Bedside Manner: Evening Escape

Anne Harris thumbs through current bedtime reading

Bedside Manner: Evening Escape

Misanthropes love summertime. It is a season spent outdoors, away from the static gloom and dim rooms of others.

With the right skills, one can delay the Evening Fraternal Hour until between rabbit dark and dark dark, or, that is, until everyone is having supper. Only after the last volleyball has hit the dust does one swoop right through the buffet,landing at table with a mouth already suitably full to avoid any questions with apologetic gesturing. One well-ventilated escape is camping on the porch, setting up as everyone goes inside for dessert and the cicadas are yelling, "One more time!" Alone again at last.

Until a few days ago, it's been cool enough most nights for late reading, and sometimes I spend the night, only to wake up sneezing, both myself and reading material creased in some manner. After dark, intruders risk the business end of the deafening, super tight raygun seen here, with a laser pointer in case they don't smell what I'm cooking. It is the most annoying device I have ever owned, and it really comes in handy when cabin fever sets in about mid-winter.

Tonight's stack is pretty typical for hot weather; nothing here requires running on too many electron paths at once. This kind of reading is a light bedtime refreshment; mainly fiction from friends, or nonfiction that been laying around on another stack. From left to right, Megan Mayhew Bergman brings our connection to the natural world to her stories of human truths and contradictions with her first collection, Birds of a Lesser Paradise (2012, Scribner). I like the barn owl on the jacket and the way that a spool of thread found on the floor is a perfect, minty match. Having chronicled lessons learned at the knee of a disastrous mother in Her Last Death (2007, Scribner), Susanna Sonnenberg returns with She Matters: A Life in Friendships (January 2013, Scribner). We gain new perspective on our own friendships as Sonnenberg canters along at a no-nonsense pace through significant relationships and what she attempts to learn from them. Moving quickly now to matters of the royal court of Iran circa 1576, we consider Anita Amirrezvani's Equal of the Sun (June 2012, Scribner). The adventures of Princess Pari Khan Khanoom and her savior, the eunuch Javaher, who can "navigate the harem as well as the world beyond palace walls" are re-imagined here, and we have high hopes for a bodice-ripper. For some much-needed oversimplification, we turn to the publisher of Success magazine, Darren Hardy. His talk-show hit this year is The Compound Effect: Jumpstart Your Income, Your Life, Your Success. By focusing on our everyday decision-making and the rationales we employ, both against our best interests, and in support of them, we can get a better idea of how we merit our relative successes and failures. Finally, if you are really ready to go to sleep, read a sewing book. The Sewing Answer Book (2010, Storey Publishing) by Barbara Weiland Talbert delivers on its promise to provide "all the answers the home sewer will ever need" much better than we expected for such an audacious claim. In a readable, compact design are many answers to not-so-frequently asked questions, with shaded illustrations for reference.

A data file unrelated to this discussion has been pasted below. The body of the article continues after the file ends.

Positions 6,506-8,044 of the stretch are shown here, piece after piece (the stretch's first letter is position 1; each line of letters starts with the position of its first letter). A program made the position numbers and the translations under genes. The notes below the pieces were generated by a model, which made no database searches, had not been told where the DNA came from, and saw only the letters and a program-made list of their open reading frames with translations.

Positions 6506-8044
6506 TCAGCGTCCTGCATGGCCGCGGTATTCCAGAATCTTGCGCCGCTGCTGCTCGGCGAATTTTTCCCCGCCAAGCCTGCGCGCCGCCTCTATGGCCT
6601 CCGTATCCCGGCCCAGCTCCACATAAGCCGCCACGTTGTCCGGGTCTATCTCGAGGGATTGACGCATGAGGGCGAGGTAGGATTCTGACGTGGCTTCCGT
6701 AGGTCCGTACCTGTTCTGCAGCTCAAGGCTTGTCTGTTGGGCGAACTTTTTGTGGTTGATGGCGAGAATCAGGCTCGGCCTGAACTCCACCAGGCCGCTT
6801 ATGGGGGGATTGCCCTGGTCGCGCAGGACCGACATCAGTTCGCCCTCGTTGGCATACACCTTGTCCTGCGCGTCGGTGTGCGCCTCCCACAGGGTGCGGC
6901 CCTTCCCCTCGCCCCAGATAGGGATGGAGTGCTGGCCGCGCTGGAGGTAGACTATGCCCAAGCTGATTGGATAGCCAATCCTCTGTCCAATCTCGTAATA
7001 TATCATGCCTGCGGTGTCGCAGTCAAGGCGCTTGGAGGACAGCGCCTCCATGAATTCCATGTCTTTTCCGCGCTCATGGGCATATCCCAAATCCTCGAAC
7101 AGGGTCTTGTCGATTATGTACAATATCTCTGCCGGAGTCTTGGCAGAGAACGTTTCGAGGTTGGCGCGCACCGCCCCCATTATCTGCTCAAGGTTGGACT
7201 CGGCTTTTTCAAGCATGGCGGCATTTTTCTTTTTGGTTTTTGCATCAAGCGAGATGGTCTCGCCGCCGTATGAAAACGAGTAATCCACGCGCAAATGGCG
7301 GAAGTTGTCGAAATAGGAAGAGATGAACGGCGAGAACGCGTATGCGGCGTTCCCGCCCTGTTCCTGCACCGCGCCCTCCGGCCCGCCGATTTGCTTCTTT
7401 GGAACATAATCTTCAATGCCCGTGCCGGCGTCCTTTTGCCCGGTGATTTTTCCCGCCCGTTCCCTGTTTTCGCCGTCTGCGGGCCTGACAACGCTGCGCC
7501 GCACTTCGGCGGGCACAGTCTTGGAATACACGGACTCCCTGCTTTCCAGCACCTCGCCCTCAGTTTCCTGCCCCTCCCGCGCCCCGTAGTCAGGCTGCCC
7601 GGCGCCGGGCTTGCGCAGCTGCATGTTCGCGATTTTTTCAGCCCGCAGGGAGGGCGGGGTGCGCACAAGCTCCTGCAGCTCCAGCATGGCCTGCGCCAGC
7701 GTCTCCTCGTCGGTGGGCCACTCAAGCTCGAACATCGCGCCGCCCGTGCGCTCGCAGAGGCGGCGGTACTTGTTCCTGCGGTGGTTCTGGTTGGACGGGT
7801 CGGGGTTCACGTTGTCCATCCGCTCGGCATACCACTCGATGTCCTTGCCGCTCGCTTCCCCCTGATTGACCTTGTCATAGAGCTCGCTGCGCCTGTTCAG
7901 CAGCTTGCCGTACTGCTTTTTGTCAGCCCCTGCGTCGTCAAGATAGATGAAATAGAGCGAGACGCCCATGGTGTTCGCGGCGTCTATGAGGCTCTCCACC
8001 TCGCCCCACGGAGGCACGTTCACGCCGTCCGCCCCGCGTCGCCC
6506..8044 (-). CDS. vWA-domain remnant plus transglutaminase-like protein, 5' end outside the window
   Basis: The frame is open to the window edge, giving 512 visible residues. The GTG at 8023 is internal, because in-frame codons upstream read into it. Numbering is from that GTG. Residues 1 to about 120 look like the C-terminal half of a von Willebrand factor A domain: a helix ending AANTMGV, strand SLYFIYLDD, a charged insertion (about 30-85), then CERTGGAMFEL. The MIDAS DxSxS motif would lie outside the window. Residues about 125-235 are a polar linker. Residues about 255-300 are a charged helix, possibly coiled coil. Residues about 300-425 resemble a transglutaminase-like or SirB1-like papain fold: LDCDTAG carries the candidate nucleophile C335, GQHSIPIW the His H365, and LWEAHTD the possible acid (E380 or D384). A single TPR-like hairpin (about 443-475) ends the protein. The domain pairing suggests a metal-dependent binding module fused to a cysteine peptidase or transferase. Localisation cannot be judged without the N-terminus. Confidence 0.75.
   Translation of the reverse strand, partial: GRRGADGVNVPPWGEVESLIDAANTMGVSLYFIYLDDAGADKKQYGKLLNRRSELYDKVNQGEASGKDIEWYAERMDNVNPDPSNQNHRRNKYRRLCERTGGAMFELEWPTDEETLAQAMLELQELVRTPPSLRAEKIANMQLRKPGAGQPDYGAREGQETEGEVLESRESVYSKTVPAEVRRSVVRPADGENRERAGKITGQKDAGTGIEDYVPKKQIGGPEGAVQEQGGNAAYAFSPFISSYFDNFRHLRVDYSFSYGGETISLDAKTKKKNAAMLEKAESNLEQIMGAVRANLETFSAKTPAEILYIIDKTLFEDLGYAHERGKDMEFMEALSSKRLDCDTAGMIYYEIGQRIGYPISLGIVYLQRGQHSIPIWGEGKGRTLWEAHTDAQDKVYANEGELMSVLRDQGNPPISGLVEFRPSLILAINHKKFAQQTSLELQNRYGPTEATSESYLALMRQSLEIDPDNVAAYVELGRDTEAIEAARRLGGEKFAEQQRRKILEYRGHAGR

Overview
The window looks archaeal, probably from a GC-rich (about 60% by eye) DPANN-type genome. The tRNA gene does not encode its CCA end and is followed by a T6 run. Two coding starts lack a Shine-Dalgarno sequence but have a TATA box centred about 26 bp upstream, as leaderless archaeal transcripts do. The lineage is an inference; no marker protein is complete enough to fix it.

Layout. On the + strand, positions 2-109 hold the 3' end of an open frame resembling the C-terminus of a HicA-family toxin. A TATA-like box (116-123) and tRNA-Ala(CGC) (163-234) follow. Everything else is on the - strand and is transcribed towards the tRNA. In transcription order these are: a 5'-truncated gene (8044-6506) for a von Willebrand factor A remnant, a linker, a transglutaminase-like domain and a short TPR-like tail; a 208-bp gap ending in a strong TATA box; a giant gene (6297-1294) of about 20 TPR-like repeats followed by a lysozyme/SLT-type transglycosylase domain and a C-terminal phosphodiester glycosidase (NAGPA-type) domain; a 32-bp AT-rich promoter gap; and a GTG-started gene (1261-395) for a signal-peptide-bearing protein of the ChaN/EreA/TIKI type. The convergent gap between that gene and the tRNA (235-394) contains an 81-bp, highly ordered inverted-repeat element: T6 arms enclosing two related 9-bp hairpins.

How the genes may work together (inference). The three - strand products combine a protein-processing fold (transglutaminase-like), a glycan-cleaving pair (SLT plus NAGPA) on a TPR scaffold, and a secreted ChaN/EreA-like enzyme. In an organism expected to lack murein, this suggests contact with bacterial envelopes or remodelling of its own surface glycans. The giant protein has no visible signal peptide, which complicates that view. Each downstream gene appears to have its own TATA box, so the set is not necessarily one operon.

Well, that's my stack. Now, scram.

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